"Trust me. It won't change," new Oscars chief Tom Sherak tells Gold Derby, dismissing speculation that the ceremony will kick out the less-glam awards to make room for more entertainment segments. "I don't think you'll ever see the awards cut on Academy Awards night. Every one of those categories, to this organization, is very important. It makes up who we are."
To listen to the audio recording of our chat, click on the player below. You can download the MP3 file by clicking here.
Upon assuming the presidency of the Academy of Motion Picture Arts & Sciences, Sherak displays refreshing candor in addition to firm views. One of the juiciest parts of our chat was his tattle on how the academy decided to expand the number of best-picture nominees to 10 next year. It's been widely rumored that the idea was the brainchild of Bill Condon and Larry Mark, who produced the last Oscarcast, but now Sherak gives them full credit on the record.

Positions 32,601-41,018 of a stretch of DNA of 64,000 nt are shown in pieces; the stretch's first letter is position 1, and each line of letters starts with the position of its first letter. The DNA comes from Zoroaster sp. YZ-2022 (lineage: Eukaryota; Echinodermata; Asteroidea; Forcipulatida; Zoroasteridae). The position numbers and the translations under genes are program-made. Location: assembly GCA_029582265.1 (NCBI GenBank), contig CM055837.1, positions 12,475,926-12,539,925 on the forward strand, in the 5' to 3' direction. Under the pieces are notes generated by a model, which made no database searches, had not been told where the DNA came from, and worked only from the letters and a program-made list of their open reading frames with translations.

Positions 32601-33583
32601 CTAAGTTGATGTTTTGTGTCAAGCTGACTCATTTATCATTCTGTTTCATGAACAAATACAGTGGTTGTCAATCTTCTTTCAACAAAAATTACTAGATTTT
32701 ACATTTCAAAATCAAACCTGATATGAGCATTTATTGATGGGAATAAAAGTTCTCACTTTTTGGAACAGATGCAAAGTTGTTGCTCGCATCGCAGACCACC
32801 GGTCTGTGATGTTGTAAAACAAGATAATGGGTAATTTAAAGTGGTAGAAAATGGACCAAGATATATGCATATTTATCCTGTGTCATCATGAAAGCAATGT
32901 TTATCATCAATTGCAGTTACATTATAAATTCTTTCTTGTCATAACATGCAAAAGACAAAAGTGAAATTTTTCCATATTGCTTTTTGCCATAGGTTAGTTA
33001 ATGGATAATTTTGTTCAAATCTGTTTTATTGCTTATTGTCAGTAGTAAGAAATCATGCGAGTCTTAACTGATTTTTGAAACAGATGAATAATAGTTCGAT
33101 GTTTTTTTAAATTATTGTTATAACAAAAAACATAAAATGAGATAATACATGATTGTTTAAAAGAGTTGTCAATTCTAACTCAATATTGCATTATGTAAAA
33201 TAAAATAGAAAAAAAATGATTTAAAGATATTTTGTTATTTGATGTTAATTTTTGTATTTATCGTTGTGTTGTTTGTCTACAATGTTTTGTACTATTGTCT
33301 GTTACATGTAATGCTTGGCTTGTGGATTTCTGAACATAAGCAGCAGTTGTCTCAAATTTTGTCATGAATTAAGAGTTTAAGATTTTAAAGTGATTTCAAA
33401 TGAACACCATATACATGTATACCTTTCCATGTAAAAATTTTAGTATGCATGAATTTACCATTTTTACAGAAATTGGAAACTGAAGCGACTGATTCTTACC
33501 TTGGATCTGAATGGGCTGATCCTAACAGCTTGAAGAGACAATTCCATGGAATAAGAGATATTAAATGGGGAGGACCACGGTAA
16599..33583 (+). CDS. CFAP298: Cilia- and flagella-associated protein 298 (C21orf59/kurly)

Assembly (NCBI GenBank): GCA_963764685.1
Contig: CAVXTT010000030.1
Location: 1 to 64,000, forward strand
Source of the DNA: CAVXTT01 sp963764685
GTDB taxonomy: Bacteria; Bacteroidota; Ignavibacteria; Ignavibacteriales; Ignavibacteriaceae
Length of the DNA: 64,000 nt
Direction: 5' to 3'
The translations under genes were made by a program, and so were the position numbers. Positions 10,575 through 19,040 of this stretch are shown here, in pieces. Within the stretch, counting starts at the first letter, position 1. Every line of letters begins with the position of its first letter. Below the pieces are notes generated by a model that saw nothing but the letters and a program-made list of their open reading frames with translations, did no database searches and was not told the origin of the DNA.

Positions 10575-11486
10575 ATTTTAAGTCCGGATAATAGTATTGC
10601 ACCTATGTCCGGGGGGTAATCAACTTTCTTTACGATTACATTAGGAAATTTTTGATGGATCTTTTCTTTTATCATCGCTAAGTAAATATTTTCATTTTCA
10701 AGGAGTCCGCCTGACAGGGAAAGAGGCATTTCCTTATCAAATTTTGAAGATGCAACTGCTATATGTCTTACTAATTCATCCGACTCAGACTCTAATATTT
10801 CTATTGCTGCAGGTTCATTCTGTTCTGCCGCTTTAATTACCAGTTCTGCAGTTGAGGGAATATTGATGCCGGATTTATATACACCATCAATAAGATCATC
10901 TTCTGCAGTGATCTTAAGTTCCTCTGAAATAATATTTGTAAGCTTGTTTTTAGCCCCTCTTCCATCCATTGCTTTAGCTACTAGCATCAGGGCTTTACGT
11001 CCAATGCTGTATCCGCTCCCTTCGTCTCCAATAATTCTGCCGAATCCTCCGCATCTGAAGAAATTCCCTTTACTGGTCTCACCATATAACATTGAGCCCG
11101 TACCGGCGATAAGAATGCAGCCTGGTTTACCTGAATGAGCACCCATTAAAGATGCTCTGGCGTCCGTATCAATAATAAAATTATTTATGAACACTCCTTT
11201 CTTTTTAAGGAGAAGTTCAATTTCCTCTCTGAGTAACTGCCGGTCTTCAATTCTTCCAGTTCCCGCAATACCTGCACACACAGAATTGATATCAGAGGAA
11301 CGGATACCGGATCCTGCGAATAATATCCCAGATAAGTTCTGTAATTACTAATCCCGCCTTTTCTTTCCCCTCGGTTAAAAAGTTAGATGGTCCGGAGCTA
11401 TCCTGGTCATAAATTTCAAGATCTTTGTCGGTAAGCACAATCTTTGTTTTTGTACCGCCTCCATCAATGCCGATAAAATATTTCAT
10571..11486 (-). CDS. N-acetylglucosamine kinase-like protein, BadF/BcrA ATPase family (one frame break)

Condon and Mark pitched the idea to an academy committee, headed by Sherak, that critiques the ceremony every year after the fact. When they finished analyzing its pros and cons, they both addressed the group solemnly, Sherak recalls. "They said, 'We have something we'd like to suggest, which is very radical, but we think it should be done.' I asked, 'What is that?' and they said, 'We think you should raise the number of best-picture nominees from five to 10, and, if 10's too many, then maybe eight, but it should definitely go higher than five.'
"Everybody looked at each other" with astonishment, Sherak adds. "Our executive director Bruce Davis said, 'You know, the academy's done that before.' We all looked at each other and said, 'They did?' He said, 'Yes, for 10 years they did that' and if you look at the movies nominated in 1939, any one of them could've won best picture.' "
After the powwow with Condon and Mark, Sherak says, "We had another committee meeting, and we vetted their idea. We all thought it was a good idea. We presented it to the board, and the full board agreed that we should try it."
If the expansion of the category is determined to be successful next year, will the Oscars expand other races too?
"I don't see that happening," Sherak adds. "That came up during the vetting process."
But clearly he's open to other radical changes and ideas as he takes on one of the toughest jobs in Tinsel Town.